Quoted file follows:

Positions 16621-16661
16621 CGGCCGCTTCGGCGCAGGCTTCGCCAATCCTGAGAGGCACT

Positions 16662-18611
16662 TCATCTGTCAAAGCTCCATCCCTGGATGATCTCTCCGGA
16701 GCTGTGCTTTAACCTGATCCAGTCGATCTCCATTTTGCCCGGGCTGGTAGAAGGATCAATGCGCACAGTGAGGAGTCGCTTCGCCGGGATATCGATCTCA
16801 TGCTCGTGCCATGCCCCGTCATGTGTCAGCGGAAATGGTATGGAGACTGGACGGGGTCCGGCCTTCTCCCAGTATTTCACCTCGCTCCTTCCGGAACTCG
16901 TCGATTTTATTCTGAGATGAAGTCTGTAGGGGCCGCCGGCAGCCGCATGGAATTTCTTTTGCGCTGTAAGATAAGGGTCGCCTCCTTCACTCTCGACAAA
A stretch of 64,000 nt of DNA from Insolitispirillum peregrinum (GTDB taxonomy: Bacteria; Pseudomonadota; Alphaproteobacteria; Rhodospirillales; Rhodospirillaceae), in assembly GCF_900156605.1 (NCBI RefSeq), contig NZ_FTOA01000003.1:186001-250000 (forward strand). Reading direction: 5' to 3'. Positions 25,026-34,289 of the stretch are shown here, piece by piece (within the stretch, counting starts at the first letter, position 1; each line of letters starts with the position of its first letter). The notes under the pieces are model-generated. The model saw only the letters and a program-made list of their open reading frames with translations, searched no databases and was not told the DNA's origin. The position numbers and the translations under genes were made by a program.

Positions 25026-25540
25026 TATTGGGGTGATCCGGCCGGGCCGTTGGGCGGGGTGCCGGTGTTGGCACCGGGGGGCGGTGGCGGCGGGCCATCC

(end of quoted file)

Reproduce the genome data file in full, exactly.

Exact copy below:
Positions 16621-16661
16621 CGGCCGCTTCGGCGCAGGCTTCGCCAATCCTGAGAGGCACT

Positions 16662-18611
16662 TCATCTGTCAAAGCTCCATCCCTGGATGATCTCTCCGGA
16701 GCTGTGCTTTAACCTGATCCAGTCGATCTCCATTTTGCCCGGGCTGGTAGAAGGATCAATGCGCACAGTGAGGAGTCGCTTCGCCGGGATATCGATCTCA
16801 TGCTCGTGCCATGCCCCGTCATGTGTCAGCGGAAATGGTATGGAGACTGGACGGGGTCCGGCCTTCTCCCAGTATTTCACCTCGCTCCTTCCGGAACTCG
16901 TCGATTTTATTCTGAGATGAAGTCTGTAGGGGCCGCCGGCAGCCGCATGGAATTTCTTTTGCGCTGTAAGATAAGGGTCGCCTCCTTCACTCTCGACAAA
A stretch of 64,000 nt of DNA from Insolitispirillum peregrinum (GTDB taxonomy: Bacteria; Pseudomonadota; Alphaproteobacteria; Rhodospirillales; Rhodospirillaceae), in assembly GCF_900156605.1 (NCBI RefSeq), contig NZ_FTOA01000003.1:186001-250000 (forward strand). Reading direction: 5' to 3'. Positions 25,026-34,289 of the stretch are shown here, piece by piece (within the stretch, counting starts at the first letter, position 1; each line of letters starts with the position of its first letter). The notes under the pieces are model-generated. The model saw only the letters and a program-made list of their open reading frames with translations, searched no databases and was not told the DNA's origin. The position numbers and the translations under genes were made by a program.

Positions 25026-25540
25026 TATTGGGGTGATCCGGCCGGGCCGTTGGGCGGGGTGCCGGTGTTGGCACCGGGGGGCGGTGGCGGCGGGCCATCC